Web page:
Ode to the Orange Blossom
Winter Haven, Florida is home to some of the oldest American orange trees. Winter Hill, Somerville is home to the notorious 'Winter Hill Gang' of the 1960's. Each are special in their own way. But so far as I can tell the only thing these two places have in common is the word 'Winter' and the fact that I've spent significant time in both. While I sit writing at my kitchen table next to a jar of dried orange blossoms, I can't help but be flooded with memories of Winter Haven.
My dad designed a house for my Aunt, Uncle and cousins in Winter Haven among the palms and turtle tracks, complete with a hot tub that overflowed into the pool, a living room with a vaulted ceiling like a Church, and stained glass windows made by my uncle Paul.
Our family would drive down from Boston during our winter break from school, and after two and half days spent cooped up in the family car with my brothers making sarcastic remarks and trying to steal my McDonald's hamburger while simultaneously spilling luke warm Coca-Cola down my ankle, I cannot describe the pleasure of finally reaching Winter Haven. I knew we'd arrived because the scent of orange blossoms would suddenly infiltrate the car, and putting our windows down we'd allow the warm perfume to flush out all the stale, Cheez-Balls-and-peanut-butter scented air. In the stop-motion animation of my memory, the scene goes from a highway of noisy tractor-trailer trucks and shouting brothers to a blissful silence; everything moves in slow time, the light at a gold slant hitting the leaves of the orange trees and making them shine and glisten, the blossoms tiny pin-pricks of white. As I look out the window, my hair comes loose and whips along the side of the car, and I close my eyes and inhale.
At the start of March here in Winter Hill, Somerville, the closest I've come to this blissed-out memory of Winter Haven is this jar of dried Moroccan orange blossoms I procured from a New York spice blender named Lior Lev Sercarz. The blossoms go for roughly $400 per pound, not as much as saffron (which runs about $1200/lb), but still steep enough that I could only afford to buy a small handful, and even then it felt like I was rich with spices in the ancient sense. Opening the jar and inhaling its contents is not quite the same as inhaling the warm wind blowing through a grove of orange trees in bloom, but it is pretty nice. The scent is floral and refreshing and uplifting—it is fresh cut wood and roses and salt air. No wonder it is more often used in perfume than in food.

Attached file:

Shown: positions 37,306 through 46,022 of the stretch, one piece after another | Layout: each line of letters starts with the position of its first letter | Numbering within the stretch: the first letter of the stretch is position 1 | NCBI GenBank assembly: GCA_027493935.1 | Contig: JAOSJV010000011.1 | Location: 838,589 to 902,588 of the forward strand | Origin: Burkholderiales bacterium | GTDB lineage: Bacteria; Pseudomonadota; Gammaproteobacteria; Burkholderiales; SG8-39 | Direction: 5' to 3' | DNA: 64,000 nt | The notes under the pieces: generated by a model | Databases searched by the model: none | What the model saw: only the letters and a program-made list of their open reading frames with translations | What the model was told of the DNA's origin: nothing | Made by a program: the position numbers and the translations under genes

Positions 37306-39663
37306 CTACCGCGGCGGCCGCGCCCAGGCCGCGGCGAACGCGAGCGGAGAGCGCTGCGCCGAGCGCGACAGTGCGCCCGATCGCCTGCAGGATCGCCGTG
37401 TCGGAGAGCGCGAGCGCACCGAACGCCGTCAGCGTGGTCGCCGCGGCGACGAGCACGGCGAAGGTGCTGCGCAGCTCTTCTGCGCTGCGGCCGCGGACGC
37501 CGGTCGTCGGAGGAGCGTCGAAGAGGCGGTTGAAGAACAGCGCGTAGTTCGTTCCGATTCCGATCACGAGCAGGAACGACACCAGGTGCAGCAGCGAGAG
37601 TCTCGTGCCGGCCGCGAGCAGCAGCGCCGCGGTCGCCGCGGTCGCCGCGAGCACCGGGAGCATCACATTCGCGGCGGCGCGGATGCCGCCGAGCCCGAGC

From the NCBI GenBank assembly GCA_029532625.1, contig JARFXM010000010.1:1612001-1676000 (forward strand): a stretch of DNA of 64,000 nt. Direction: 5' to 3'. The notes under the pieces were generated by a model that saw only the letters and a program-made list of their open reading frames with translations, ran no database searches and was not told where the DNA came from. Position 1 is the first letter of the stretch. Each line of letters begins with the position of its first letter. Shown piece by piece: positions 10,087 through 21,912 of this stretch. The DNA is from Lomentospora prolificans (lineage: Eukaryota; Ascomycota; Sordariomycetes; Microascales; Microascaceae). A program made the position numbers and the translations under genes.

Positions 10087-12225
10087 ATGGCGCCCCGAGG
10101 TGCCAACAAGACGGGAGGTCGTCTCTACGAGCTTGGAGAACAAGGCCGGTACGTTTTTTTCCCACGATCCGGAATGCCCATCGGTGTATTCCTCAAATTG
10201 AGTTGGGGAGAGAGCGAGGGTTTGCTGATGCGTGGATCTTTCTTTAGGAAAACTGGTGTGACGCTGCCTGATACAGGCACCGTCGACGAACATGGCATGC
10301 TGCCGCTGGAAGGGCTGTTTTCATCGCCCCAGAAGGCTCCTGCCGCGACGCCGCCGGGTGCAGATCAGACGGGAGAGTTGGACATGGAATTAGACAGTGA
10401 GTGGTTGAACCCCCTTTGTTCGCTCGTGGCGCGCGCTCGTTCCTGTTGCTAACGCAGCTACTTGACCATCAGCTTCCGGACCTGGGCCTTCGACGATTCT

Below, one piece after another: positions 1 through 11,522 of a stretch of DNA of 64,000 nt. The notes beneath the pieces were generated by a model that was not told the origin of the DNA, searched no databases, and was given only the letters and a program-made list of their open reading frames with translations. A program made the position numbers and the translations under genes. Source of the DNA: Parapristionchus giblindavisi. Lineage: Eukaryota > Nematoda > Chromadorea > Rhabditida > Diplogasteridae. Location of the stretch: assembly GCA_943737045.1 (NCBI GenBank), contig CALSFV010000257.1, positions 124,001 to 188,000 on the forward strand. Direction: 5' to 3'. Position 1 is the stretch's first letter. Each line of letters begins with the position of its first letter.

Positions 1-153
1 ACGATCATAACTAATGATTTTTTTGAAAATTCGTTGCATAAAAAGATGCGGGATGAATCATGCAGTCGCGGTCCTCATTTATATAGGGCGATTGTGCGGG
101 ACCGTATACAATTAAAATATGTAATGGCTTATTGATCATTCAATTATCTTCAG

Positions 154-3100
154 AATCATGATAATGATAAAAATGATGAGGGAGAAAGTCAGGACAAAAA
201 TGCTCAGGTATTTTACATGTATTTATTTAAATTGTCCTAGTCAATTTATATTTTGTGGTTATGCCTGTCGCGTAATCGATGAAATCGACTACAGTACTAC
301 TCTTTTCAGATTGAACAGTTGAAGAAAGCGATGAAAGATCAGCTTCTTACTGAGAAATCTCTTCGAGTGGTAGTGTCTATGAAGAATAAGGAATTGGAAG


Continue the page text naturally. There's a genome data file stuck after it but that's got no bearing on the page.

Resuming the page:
"Insects, leaves, flowers, petals, seeds, roots and galls. China, India, Java, Egypt, Africa, gardens and valleys of Morocco, blending perfumes foreign to our European senses. Spices violent with all the wildness of the countries where they have ripened, sweet from the loving culture of gardens where they have flowered, it is all the fascination of your dark kitchens, the odor of your streets..."
Z. Guinaudeau, Fez: Traditional Moroccan Cooking, 1969
It's of little surprise then, if you were to travel a little west of Winter Haven over to Louisiana and down into the streets of New Orleaans, that you'd find a cocktail scented with orange blossoms... "sweet from the loving culture of gardens where they have flowered."
The Ramos Gin Fizz is a fabulous cocktail dating back to the 1880's. It's named after a man named Henry C. Ramos, who invented the drink at his bar in the New Orleans Meyer's Restaurant. It is a frothy, gorgeous combination of ingredients. The unusual flavor ingredient is orange blossom water, which gives the drink its delicate, cloud-like flavor. The cloud-like texture owes itself to egg whites and cream, which, when shaken violently with the gin and citrus and simple syrup make this drink a dramatic cocktail experience. Though the combination may seem odd, and even heavy (CREAM AND GIN! COME ON!) I swear to you it is a heavenly and delicate drink. Recommended to drink at brunch, but since I'm not one to often have the energy to make cocktails in the morning, I recommend it at happy hour, with bread and cheese and fresh cucumbers.
You can find orange blossom water at some liquor stores, or Middle Eastern grocery stores or specialty markets.
And if you don't feel like hunting down ingredients and shaking and straining, just visit your local speakeasy and ask your friendly bar tender to make you one. They may hate you a little, but you'll love it.
Combine all ingredients except for soda water in a shaker (no ice yet! It will destroy the frothing process) and shake like the dickens, for as long as you can bear it. Shaker boys in New Orleans were expected to shake this cocktail for 12 minutes.
Add ice and shake some more.
In a tall, thin collins glass, pour about 3" of soda water and then slowly strain your cocktail over top. Top with a little more soda water and an orange twist.